McDonogh #35 High School

655 South Rampart
New Orleans LA 70113
Location Status: Different structure at this site
Curated by
The Ponderosa Stomp Foundation

McDonogh No. 35, commonly referred to today as “Thirty-five,” became the first public high school for black students in Louisiana when it opened in 1917. The city placed it in a run-down building on the corner of South Rampart and Girod, so close to a red light district that students had to maneuver past its customers on their way to class in the morning.

In Chord Changes on the Chalkboard, author Al Kennedy describes the lineage of music teachers at McDonogh 35. The first was Edward Belfield Spriggins, who also wrote important examinations of early jazz for the newspaper Louisiana Weekly. (That paper was co-founded by O.C.W. Taylor, once the principal of McDonogh 35, and an informal counselor to a young Mahalia Jackson.)

Osceola Blanchet, a musician who played in the popular Manuel Perez Band among many others, taught music at McDonogh 35 from the 1920s through the 1960s. He worked tirelessly for his students, arranging public performances for them and teaching them after hours about everything from opera to visual art.

Clyde Kerr, Sr., one of Blanchet’s students in the late 1920s, went on to be a prominent arranger and bandleader. His group, the Clyde Kerr Orchestra, gigged all over town, including down the street at the Astoria. Like Blanchet, he became a passionate educator in and out of school. His mentees and students included artists who would later define the sound of New Orleans R&B, including Dave Bartholomew, Wardell Quezergue, Alvin “Red” Tyler, and Wilson “Willie Tee” Turbinton. His son Clyde Kerr, Jr. became a trumpeter and a venerated teacher himself.

Alvin Batiste taught music at McDonogh 35, fresh off of a tour with Ray Charles in 1954. Batiste, a heady modern jazz clarinetist, recorded with Cannonball Adderly and other heavyweights over a long career. He also founded a jazz institute at Southern University in Baton Rouge. His students included Branford Marsalis, Henry Butler, Herlin Riley, and “American Idol” judge Randy Jackson.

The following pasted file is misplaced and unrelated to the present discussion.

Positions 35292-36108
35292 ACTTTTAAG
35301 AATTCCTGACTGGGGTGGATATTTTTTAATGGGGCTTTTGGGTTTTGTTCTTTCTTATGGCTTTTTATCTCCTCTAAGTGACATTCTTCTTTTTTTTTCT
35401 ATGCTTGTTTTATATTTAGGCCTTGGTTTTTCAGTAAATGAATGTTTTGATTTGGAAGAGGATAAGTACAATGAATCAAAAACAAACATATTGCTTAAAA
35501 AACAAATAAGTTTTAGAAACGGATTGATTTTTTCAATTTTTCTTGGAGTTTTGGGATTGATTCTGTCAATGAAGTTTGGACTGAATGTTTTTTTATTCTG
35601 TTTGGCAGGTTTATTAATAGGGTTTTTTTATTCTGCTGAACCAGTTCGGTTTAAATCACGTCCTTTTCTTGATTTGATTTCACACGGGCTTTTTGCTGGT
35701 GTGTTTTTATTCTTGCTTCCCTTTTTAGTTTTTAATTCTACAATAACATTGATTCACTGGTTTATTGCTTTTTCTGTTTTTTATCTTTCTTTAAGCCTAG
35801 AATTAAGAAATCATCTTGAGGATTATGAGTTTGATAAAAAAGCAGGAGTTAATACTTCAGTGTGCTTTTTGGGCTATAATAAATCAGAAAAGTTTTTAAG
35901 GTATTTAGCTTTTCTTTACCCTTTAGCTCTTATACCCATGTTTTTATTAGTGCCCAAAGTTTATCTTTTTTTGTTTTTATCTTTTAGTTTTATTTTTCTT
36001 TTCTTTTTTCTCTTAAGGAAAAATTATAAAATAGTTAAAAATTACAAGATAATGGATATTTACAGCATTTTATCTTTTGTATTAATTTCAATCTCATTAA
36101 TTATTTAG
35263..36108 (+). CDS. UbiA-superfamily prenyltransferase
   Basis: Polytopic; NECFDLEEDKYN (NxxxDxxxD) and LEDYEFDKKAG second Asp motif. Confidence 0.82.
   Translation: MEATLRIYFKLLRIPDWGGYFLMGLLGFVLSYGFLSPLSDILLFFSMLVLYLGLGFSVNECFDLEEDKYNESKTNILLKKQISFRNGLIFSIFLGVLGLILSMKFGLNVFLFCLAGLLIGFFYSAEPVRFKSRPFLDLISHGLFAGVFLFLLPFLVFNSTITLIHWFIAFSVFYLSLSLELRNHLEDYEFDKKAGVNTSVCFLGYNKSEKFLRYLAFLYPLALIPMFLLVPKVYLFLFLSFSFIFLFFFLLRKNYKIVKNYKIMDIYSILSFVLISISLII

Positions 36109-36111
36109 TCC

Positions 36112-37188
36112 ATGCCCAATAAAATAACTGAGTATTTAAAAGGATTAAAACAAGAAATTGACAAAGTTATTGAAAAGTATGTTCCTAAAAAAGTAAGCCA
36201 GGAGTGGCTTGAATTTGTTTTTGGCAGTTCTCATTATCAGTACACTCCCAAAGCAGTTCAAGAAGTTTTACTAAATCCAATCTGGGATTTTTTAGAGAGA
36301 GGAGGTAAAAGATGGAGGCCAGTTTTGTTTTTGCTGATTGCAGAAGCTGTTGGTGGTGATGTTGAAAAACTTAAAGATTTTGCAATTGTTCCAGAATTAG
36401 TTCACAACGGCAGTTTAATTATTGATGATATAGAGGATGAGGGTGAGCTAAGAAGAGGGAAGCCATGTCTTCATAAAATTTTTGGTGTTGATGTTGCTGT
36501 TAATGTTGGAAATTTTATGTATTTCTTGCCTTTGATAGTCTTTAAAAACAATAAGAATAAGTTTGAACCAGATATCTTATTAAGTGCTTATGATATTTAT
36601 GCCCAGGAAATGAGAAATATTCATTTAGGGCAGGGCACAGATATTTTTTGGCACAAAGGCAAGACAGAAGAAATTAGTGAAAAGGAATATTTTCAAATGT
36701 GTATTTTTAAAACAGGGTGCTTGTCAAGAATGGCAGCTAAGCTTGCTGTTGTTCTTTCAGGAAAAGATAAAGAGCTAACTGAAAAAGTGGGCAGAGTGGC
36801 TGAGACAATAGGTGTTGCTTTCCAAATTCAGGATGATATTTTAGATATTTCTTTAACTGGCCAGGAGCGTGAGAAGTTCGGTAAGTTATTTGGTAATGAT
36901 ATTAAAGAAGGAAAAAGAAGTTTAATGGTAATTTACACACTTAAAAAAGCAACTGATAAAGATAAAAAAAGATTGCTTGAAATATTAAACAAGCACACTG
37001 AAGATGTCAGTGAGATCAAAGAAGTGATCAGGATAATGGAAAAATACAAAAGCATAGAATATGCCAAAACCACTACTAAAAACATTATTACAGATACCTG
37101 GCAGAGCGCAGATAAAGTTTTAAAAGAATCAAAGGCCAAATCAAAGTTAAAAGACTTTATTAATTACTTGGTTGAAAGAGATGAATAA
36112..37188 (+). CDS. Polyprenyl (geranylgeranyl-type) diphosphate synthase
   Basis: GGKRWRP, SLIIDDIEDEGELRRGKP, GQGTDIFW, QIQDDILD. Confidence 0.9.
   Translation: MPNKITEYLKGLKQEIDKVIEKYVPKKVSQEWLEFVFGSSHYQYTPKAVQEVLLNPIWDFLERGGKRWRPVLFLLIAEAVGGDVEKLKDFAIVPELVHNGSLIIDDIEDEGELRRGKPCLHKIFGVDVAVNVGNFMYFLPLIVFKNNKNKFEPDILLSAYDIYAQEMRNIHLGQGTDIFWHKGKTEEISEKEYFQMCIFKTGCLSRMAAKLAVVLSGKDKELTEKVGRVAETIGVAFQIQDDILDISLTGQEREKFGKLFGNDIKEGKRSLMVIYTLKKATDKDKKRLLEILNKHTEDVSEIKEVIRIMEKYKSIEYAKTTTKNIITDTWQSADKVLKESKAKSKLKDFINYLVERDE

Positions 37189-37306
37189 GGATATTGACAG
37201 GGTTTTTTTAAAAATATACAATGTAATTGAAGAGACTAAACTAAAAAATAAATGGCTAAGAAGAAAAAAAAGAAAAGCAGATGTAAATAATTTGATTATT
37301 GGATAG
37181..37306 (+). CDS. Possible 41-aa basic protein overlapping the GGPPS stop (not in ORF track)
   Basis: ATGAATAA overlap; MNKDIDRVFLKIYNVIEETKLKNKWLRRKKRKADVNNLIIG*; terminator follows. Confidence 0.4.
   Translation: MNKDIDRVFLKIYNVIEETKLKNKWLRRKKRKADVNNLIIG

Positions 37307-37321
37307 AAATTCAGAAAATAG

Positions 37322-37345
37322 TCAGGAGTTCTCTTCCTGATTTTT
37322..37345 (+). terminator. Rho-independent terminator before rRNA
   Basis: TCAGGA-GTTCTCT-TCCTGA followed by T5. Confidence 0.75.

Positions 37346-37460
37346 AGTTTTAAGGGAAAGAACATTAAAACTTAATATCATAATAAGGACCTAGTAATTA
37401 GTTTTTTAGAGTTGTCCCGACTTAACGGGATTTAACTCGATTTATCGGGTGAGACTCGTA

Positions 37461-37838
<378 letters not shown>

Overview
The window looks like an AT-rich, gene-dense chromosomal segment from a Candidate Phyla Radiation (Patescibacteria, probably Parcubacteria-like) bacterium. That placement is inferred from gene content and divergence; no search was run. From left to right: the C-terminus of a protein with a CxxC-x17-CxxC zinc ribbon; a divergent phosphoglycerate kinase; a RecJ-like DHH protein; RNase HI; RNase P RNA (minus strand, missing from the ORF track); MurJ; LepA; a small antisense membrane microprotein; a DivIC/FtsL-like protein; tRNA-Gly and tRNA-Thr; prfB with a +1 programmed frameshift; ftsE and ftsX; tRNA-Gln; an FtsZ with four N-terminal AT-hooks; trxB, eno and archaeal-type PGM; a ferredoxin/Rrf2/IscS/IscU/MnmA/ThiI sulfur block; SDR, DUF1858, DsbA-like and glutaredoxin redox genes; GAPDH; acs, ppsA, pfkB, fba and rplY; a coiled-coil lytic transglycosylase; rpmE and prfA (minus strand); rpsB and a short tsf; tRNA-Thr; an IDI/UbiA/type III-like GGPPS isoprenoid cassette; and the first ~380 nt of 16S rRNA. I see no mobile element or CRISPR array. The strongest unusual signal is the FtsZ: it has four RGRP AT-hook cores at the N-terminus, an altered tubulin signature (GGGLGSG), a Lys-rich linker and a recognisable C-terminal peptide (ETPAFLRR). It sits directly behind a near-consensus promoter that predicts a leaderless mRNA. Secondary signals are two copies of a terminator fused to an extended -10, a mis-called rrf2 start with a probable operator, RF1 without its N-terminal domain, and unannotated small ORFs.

In 1965, Hurricane Betsy damaged the school building on South Rampart beyond repair. After a few moves, McDonogh 35 settled at 1331 Kerlerec, where it stayed until Hurricane Katrina and the flood of 2005. In 2015, as part of a city-wide post-Katrina school redevelopment plan, McDonogh 35 moved to a new facility in Gentilly. A brick from the South Rampart Street building is displayed there today.


For more about music education in New Orleans, click here.

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Lining up before a Mardi Gras parade in 2017, the Mcdonough 35 marching band "battles" the Edna Karr High School marching band.

From the 2017 Ponderosa Stomp Music History Conference, Richard Campanella, Bruce Raeburn, and "Deacon" John Moore discuss music on South Rampart Street with Jordan Hirsch.